Blog

Blog Author:
Cyan DeVeaux

Hey everyone!

My name is Cyan and I am currently a freshman here at Duke. I’m from New York so I’m a bit far from home, but my experiences at Duke make it worth the travel. What I really love about my school, and part of my decision to come here, had to do with all of the opportunities that are offered. I came here telling myself to take advantage of the resources that I have while I can.

Read more.

For this blog post, some of the interns at the Women’s Center decided to share our personal history with feminism. We have all had different experiences and there isn’t a singular theme among our stories, but we hope that our experiences encourage others in the Duke community to explore what feminism means to them.

 

From Colleen O’Connor (Community Building and Organizing Intern): `

 

By Write(H)ers participant Lillie Reed, T'14

In fourth grade, I did a lot of things I’m not proud of. I wore pants to school that were fully ripped up the butt, and not just one time. I let my mom give me a bowl cut – again. I allowed my classmates to nickname me “Beaner”, which neither they nor I realized was a racial slur (made especially inappropriate by its application to the only mildly Hispanic person in the class). Exercising a complete lack of oversight, my mom then let me sew this name on a backpack. This is, perhaps, the most embarrassing thing I have ever worn on my body for two straight years.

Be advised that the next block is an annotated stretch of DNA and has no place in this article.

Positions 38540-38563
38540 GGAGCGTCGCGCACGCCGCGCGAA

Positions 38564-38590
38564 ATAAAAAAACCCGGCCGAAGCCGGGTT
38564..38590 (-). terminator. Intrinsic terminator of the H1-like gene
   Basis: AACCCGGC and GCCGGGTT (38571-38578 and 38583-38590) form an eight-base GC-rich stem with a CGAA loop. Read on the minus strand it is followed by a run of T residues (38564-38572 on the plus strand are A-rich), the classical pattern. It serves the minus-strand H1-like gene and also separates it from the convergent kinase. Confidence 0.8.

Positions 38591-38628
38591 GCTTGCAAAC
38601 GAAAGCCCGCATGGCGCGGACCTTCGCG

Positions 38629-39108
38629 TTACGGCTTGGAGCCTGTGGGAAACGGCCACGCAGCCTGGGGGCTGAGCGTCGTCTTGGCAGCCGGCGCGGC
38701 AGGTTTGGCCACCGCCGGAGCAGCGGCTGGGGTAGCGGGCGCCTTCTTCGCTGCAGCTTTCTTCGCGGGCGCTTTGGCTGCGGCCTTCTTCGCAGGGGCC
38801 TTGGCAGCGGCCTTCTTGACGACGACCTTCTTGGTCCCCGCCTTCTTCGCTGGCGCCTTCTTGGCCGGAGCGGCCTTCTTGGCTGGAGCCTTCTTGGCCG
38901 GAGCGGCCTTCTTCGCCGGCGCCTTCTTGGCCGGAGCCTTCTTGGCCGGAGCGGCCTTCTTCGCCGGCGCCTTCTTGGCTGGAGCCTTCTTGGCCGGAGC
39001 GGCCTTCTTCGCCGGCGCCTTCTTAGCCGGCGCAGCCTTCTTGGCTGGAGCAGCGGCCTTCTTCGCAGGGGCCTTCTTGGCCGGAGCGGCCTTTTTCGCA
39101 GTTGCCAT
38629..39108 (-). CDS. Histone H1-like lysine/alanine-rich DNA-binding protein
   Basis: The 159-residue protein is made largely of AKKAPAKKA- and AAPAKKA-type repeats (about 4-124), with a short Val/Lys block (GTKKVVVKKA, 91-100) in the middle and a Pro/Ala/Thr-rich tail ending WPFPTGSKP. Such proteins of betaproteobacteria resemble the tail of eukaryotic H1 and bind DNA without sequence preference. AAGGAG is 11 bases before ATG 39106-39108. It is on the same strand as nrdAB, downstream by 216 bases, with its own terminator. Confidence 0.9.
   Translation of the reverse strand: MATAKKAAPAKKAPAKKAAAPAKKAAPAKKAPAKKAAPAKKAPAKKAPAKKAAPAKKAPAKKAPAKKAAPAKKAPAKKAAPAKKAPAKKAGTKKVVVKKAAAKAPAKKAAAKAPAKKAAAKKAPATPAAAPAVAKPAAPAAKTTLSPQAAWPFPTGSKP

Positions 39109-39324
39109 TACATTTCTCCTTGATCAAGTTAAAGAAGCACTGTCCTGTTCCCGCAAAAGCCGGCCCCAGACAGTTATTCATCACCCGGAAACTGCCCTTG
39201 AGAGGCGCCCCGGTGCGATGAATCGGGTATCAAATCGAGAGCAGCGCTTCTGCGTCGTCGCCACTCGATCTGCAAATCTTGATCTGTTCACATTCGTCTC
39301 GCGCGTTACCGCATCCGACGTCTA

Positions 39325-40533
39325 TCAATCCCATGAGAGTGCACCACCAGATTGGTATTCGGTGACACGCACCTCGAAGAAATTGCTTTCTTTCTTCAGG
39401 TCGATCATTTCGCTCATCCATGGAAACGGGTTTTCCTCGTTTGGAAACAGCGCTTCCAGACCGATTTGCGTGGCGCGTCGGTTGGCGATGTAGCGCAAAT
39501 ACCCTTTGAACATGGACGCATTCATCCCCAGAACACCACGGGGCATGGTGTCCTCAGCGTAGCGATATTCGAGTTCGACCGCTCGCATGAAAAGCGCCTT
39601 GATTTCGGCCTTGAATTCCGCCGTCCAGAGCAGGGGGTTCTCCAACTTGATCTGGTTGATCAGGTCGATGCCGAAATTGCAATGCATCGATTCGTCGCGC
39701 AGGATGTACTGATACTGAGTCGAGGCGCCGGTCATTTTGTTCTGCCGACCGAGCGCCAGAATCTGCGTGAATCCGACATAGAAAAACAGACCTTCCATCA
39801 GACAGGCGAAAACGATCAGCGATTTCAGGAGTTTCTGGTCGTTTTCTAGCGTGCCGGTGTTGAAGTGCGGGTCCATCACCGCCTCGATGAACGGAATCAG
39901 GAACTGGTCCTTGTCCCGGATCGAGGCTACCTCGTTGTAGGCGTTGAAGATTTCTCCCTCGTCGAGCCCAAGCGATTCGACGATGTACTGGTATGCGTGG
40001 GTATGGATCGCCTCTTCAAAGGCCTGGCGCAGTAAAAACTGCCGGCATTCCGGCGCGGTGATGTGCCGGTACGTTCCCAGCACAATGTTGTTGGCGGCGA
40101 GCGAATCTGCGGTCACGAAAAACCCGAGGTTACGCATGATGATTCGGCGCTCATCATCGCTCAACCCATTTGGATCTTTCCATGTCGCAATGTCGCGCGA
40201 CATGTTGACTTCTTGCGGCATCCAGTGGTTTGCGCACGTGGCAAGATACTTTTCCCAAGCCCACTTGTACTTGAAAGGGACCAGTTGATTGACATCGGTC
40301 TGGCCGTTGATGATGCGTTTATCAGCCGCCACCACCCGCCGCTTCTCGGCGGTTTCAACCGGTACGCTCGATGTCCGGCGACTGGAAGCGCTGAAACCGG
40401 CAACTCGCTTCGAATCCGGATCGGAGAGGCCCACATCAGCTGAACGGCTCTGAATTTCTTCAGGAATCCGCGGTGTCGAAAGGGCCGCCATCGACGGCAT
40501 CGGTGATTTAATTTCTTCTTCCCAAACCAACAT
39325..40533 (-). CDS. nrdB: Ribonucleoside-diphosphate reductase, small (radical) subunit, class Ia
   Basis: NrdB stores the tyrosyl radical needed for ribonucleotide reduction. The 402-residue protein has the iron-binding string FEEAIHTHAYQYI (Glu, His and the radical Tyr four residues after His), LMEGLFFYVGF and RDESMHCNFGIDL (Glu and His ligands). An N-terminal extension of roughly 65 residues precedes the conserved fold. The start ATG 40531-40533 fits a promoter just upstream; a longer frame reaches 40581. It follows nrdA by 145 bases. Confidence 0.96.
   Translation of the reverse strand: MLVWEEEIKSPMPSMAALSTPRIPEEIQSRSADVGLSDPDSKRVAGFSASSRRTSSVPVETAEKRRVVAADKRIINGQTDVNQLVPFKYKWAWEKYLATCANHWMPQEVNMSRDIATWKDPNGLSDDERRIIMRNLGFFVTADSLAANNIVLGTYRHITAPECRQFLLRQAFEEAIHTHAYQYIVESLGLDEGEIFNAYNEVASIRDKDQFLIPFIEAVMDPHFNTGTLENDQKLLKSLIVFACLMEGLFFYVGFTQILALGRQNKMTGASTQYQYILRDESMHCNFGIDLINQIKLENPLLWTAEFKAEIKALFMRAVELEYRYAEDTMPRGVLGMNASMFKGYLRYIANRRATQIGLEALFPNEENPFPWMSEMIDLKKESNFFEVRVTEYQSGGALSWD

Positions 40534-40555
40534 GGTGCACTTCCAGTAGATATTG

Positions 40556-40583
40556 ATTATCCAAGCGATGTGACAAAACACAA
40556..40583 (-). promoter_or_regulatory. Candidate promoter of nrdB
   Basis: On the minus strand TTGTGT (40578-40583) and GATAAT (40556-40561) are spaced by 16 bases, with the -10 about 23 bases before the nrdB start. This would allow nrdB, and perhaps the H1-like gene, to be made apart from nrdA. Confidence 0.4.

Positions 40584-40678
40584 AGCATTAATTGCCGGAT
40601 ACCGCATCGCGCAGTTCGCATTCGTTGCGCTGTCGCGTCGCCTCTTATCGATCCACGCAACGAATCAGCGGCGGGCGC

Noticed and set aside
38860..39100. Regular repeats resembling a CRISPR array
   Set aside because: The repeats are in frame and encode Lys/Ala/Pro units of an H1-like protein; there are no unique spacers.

Departments:

 

By Write(H)ers participant Elena Botella, T'13

When I was at a Professor’s house, a fellow student was talking to his young (maybe 5-year-old?) daughter, and told her that she was very cute.  “You can’t call me cute,” the girl said, “but you can call me smart.”

For centuries (or millennia) women have been held to a high standard of personal grooming and appearance, and yet, when women attempt to conform to this standard, they are often considered frivolous.  It is almost certainly the case that female Duke students spend more time and money on their clothing and grooming than do male Duke students, and no matter how educated or progressive a circle of women, it is likely that they will establish goodwill amongst one another through complimenting each other shoes.

Departments:

There are those who talk and there are those who do.  WHO (Women's Housing Option) does.  This living group has set themself apart as more than just a place for women to live.  Concepts like "safe space", "social advocacy" and "community efficacy" come to mind when looking at the stirring and dynamic new campaign that was launched last week.  Body image issues are a reality in many of our lives.  The statistics that support this truth are alarming as words are spoken with little or no thought given to the lasting psychological impact that is left in the wake of commentaries on women's bodies.  It is encouraging to see that, with the photo expertise of Ashley Tsai, this group of women has created space to invite conversation, expand thought provoking images and develop the tools to initiate positive change.  All of our lives are affected when even one life is disrupted by the inability